Rocking Mimouna @Magen David Synagogue

I learnt last night that Mimouna comes from the word “Emunah” which means faith. 


The Mimouna is the celebration at the end of Passover. 


It is a custom from the Jews who lived in Morocco who celebrated hand-in-hand with their Arab neighbors in peace and harmony


this celebration of faith, friendship, and peace that has now become standard in Jewish communities far and wide. 


In the light of the anti-Semitic instances yesterday with the caricature in the garbage New York Times and the Shooting at the Chabad synagogue in San Diego (exactly 6 months after the shooting at the Pittsburgh synagogue), I say:


Let us have faith in the one true G-d that he will redeem his loving people of all religions and utterly punish the haters and anti-Semites for the evil they are. 


(Source Video and Photos: Andy Blumenthal)

Novel Passover Haggadah

Thought this was a pretty cool Passover Haggadah. 


Shaped like a wine bottle!


Sort of sets the stage for the four cups of wine at the Seder. 


I found this Haggadah in Israel, and I’m glad I got a few of them.  


Wishing everyone a joyous Passover and Easter holiday! 😉


(Source Photos: Andy Blumenthal)

The Passover Menorah

It’s Passover this week, not Chanukah. 


So what’s with the menorah?


Well my friend, John Akkus (of Akkus Silver Touch), made this beautiful piece for me. 


I love the fine handiwork of copper, brass, crystals, Jewish symbols (Stars of David) and bold colors of this amazing menorah. 


John sells his art at the annual Suglarloaf Festivals in the Spring. 


I am so glad I found this wonderful menorah–it is beautiful all year long (through Chanukah and Passover). 


Thank you John and nice job!  😉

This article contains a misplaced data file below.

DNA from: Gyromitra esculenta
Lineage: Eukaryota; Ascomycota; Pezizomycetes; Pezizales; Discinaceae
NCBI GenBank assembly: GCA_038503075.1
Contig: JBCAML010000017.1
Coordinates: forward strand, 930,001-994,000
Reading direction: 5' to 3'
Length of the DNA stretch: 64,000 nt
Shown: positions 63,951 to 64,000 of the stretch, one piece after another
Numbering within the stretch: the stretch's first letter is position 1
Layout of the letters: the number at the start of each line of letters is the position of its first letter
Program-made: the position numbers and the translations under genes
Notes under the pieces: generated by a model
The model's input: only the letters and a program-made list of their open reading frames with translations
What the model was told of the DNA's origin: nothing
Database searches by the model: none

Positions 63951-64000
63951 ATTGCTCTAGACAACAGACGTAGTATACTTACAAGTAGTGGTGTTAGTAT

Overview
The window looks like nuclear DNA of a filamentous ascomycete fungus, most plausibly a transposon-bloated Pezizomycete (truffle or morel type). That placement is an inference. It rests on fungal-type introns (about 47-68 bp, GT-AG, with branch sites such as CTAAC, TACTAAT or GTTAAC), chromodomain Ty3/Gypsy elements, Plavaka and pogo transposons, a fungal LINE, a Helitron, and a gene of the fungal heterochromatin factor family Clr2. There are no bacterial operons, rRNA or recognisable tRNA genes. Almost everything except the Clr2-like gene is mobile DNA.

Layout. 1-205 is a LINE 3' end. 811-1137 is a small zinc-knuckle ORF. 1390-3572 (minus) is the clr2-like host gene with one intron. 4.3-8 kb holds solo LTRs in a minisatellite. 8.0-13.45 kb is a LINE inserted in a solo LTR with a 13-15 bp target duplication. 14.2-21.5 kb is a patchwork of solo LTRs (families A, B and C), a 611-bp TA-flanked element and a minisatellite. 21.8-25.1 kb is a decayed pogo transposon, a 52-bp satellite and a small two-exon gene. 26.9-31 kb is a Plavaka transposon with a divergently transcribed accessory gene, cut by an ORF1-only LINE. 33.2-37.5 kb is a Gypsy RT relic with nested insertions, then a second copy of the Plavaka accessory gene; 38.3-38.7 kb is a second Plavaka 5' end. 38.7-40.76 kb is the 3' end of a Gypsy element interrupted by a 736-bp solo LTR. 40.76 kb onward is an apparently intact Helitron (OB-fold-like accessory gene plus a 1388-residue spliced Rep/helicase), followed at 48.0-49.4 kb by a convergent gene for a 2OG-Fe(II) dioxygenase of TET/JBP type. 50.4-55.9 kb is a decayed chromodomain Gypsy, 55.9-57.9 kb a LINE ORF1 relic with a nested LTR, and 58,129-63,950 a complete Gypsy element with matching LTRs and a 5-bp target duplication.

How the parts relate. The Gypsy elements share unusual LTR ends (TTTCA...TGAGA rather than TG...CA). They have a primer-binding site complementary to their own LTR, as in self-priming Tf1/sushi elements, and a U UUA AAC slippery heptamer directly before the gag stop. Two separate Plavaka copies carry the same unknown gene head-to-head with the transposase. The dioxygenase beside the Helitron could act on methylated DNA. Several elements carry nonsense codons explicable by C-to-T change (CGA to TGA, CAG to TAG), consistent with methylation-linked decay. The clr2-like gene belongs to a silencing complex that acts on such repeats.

(Source Photo: Andy Blumenthal)

Worst Passover Cake Ever

So this has got to be the worst Passover cake ever. 


It’s definitely not kosher for Pesach. 


Not only is it made from chametz, but it’s shaped like a chazer (i.e. pig) too.


This thing would be conceptually treyf even on the best of non-Passover days. 


Does it have lard too? 


I don’t know for sure, but would it really be a pig cake if it didn’t!

This lousy cake doesn’t even have an ounce of chocolate in it–have you ever heard of a genuine dessert that tastes like the calorie count it adds up to be without chocolate? 


I’ve heard of the callous calling people a pig for eating too much cake and being fat, but making the oink oink face directly on the cake itself–and on Passover–is not only insulting, but at $28.95, it’s overpriced too. 😉


(Source Photo: Andy Blumenthal)

Iran Had Better Look To The Haggadah

On Passover, we recite the Haggadah to remember how G-d redeemed us from being slaves in Egypt. 


At the Seder, many also recite the Hatikvah–the Israeli National Anthem–to remember that our suffering and redemption didn’t end almost 3,500 years ago in the Exodus from Egypt, but has continued to this very day post Holocaust with the establishment of the modern-day State of Israel. 


One thing that I will tell you is that if Slavery in Egypt and all the anti-Semitism, Inquisitions, Pogroms, Expulsions, and the Holocaust taught us anything is that:


– One, our faith in G-d Almighty and his love and promised redemption for us will never cease, and 


– Two, that we will never, ever, go like sheep to the slaughter again.


Already in 1981 and 2007, with the help of Hashem, Israel rid the world of the scourge of nuclear weapons of destruction from the hands of tyrannical Middle Eastern dictatorships in both Iraq and Syria. 


And I would venture to say that neither of these enemies were as completely hateful, ruthless, and vowed to Israel’s destruction as Iran is today. 


In the Haggadah we recall the eternal fight of good over evil:

“For not only one enemy has tried to destroy us, but in every generation, nations have tried to destroy us, but the Holy One, blessed be He, always saves us from their hands.”